Accession Number : ADA478750


Title :   Cross-Shelf Circulation and Momentum and Heat Balances Over the Inner Continental Shelf Near Martha's Vineyard, Massachusetts


Descriptive Note : Doctoral thesis


Corporate Author : MASSACHUSETTS INST OF TECH CAMBRIDGE JOINT PROGRAM IN APPLIED OCEAN SCIENCE AND ENGINEERING


Personal Author(s) : Fewings, Melanie R


Full Text : http://www.dtic.mil/dtic/tr/fulltext/u2/a478750.pdf


Report Date : Sep 2007


Pagination or Media Count : 268


Abstract : The water circulation and evolution of water temperature over the inner continental shelf are investigated using observations of water velocity, temperature, density, and bottom pressure; surface gravity waves; wind stress; and heat flux between the ocean and atmosphere during 2001-2007. When waves are small, cross-shelf wind stress is the dominant mechanism driving cross-shelf circulation. The along-shelf wind stress does not drive a substantial cross- shelf circulation. The response to a given wind stress is stronger in summer than winter. The cross-shelf transport in the surface layer during winter agrees with a two-dimensional, unstratified model. During large waves and onshore winds the cross-shelf velocity is nearly vertically uniform, because the wind- and wave-driven shears cancel. During large waves and offshore winds the velocity is strongly vertically sheared because the wind- and wave-driven shears have the same sign. The subtidal, depth-average cross-shelf momentum balance is a combination of geostrophic balance and a coastal set-up and set-down balance driven by the cross-shelf wind stress. The estimated wave radiation stress gradient is also large. The dominant along-shelf momentum balance is between the wind stress and pressure gradient, but the bottom stress, acceleration, Coriolis, Hasselmann wave stress, and nonlinear advection are not negligible. The fluctuating along-shelf pressure gradient is a local sea level response to wind forcing, not a remotely generated pressure gradient. In summer, the water is persistently cooled due to a mean upwelling circulation. The cross-shelf heat flux nearly balances the strong surface heating throughout mid-summer, so the water temperature is almost constant. The along-shelf heat flux divergence is apparently small. In winter, the change in water temperature is closer to that expected due to the surface cooling. Heat transport due to surface gravity waves is substantial.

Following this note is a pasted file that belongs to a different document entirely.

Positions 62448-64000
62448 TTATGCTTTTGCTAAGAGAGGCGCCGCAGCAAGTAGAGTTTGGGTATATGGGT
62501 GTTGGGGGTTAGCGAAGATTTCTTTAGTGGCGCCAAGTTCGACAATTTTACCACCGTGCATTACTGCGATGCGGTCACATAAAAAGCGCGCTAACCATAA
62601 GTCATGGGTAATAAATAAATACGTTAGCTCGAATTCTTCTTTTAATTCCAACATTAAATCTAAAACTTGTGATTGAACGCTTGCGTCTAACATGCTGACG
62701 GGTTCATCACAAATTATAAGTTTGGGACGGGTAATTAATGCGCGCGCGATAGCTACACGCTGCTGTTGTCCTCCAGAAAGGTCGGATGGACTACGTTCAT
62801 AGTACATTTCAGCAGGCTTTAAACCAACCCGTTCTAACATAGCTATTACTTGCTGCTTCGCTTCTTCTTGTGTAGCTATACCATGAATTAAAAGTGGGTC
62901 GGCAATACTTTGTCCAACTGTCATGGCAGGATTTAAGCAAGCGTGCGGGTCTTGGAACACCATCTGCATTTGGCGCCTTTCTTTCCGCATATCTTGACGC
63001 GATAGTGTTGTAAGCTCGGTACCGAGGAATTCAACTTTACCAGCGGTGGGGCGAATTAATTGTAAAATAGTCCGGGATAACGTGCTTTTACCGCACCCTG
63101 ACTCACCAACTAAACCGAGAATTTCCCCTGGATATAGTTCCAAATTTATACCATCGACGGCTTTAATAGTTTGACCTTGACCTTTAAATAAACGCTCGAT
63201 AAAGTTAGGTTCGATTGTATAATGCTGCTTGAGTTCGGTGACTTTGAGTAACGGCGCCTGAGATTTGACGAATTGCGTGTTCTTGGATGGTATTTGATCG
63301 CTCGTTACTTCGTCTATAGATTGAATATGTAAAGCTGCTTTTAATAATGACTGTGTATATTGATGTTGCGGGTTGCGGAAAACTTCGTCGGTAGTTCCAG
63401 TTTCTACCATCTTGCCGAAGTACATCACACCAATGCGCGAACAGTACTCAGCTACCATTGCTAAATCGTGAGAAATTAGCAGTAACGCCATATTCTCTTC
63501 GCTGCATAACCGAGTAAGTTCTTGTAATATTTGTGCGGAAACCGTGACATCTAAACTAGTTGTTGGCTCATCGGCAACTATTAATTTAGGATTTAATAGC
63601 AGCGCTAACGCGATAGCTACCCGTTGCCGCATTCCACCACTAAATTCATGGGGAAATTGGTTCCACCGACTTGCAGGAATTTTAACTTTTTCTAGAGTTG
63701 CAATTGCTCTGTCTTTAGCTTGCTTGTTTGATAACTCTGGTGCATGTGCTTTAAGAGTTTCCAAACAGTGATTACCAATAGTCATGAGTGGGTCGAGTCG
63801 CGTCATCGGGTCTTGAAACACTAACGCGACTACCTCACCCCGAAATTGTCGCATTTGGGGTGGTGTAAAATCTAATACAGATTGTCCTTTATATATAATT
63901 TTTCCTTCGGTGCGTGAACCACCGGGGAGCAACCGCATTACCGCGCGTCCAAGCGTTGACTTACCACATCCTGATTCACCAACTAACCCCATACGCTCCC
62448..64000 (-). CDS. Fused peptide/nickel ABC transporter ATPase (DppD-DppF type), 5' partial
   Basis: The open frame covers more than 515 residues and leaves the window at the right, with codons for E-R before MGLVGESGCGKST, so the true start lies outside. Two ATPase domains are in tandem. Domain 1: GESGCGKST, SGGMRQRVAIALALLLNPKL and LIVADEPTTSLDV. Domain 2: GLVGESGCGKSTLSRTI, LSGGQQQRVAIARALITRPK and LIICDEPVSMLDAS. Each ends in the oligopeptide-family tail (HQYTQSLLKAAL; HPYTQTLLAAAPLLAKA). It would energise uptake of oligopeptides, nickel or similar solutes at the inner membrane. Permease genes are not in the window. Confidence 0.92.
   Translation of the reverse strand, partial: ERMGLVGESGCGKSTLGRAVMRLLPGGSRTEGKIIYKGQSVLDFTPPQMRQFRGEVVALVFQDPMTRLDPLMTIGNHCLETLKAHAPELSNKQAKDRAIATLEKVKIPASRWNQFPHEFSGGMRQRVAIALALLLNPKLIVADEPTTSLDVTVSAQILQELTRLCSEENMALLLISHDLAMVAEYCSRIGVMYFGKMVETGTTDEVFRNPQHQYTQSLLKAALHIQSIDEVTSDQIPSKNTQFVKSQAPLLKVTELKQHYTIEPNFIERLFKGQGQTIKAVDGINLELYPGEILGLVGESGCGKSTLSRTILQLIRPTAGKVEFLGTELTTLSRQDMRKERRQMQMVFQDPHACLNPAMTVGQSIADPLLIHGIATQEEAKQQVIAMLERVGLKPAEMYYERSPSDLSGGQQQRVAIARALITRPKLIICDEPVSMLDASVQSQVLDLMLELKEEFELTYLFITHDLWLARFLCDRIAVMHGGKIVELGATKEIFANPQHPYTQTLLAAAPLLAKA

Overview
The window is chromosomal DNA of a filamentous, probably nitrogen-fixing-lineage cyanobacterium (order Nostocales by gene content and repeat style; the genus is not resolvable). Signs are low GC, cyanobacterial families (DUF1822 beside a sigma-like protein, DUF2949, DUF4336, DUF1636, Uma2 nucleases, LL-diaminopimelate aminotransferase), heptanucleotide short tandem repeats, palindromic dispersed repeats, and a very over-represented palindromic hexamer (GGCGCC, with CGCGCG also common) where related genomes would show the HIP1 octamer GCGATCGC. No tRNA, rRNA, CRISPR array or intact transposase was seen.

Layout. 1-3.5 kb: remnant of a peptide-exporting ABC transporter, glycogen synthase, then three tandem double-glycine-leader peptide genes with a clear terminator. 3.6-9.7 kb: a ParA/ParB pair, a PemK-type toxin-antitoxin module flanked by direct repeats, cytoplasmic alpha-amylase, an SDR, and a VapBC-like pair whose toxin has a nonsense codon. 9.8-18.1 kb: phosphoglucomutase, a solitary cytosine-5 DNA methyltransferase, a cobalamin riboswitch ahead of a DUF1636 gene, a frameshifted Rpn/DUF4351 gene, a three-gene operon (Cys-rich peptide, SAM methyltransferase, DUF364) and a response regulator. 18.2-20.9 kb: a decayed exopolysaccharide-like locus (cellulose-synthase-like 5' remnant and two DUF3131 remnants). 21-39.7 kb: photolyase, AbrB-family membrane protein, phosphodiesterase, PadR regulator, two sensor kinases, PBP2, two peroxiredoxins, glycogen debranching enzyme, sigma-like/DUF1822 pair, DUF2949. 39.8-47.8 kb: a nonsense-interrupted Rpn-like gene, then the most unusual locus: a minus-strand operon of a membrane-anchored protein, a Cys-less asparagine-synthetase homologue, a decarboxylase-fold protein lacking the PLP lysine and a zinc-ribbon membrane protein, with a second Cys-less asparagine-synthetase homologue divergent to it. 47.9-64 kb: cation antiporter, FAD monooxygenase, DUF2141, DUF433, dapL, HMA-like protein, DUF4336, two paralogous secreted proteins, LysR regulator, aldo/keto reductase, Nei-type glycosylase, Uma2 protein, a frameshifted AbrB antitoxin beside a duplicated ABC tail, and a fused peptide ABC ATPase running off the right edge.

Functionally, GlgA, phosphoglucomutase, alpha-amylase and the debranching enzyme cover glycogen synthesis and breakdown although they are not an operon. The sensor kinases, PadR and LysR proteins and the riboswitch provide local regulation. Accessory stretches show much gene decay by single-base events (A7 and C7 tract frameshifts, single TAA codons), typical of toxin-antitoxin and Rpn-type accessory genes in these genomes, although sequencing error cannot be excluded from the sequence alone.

Descriptors :   *OCEAN CURRENTS , *CONTINENTAL SHELVES , *WIND STRESS , *SEASONAL VARIATIONS , VELOCITY , PRESSURE GRADIENTS , DENSITY , HEAT FLUX , GRAVITY WAVES , OCEAN BOTTOM , WIND SHEAR , THESES , OCEAN SURFACE , TEMPERATURE , COASTAL REGIONS


Subject Categories : Physical and Dynamic Oceanography


Distribution Statement : APPROVED FOR PUBLIC RELEASE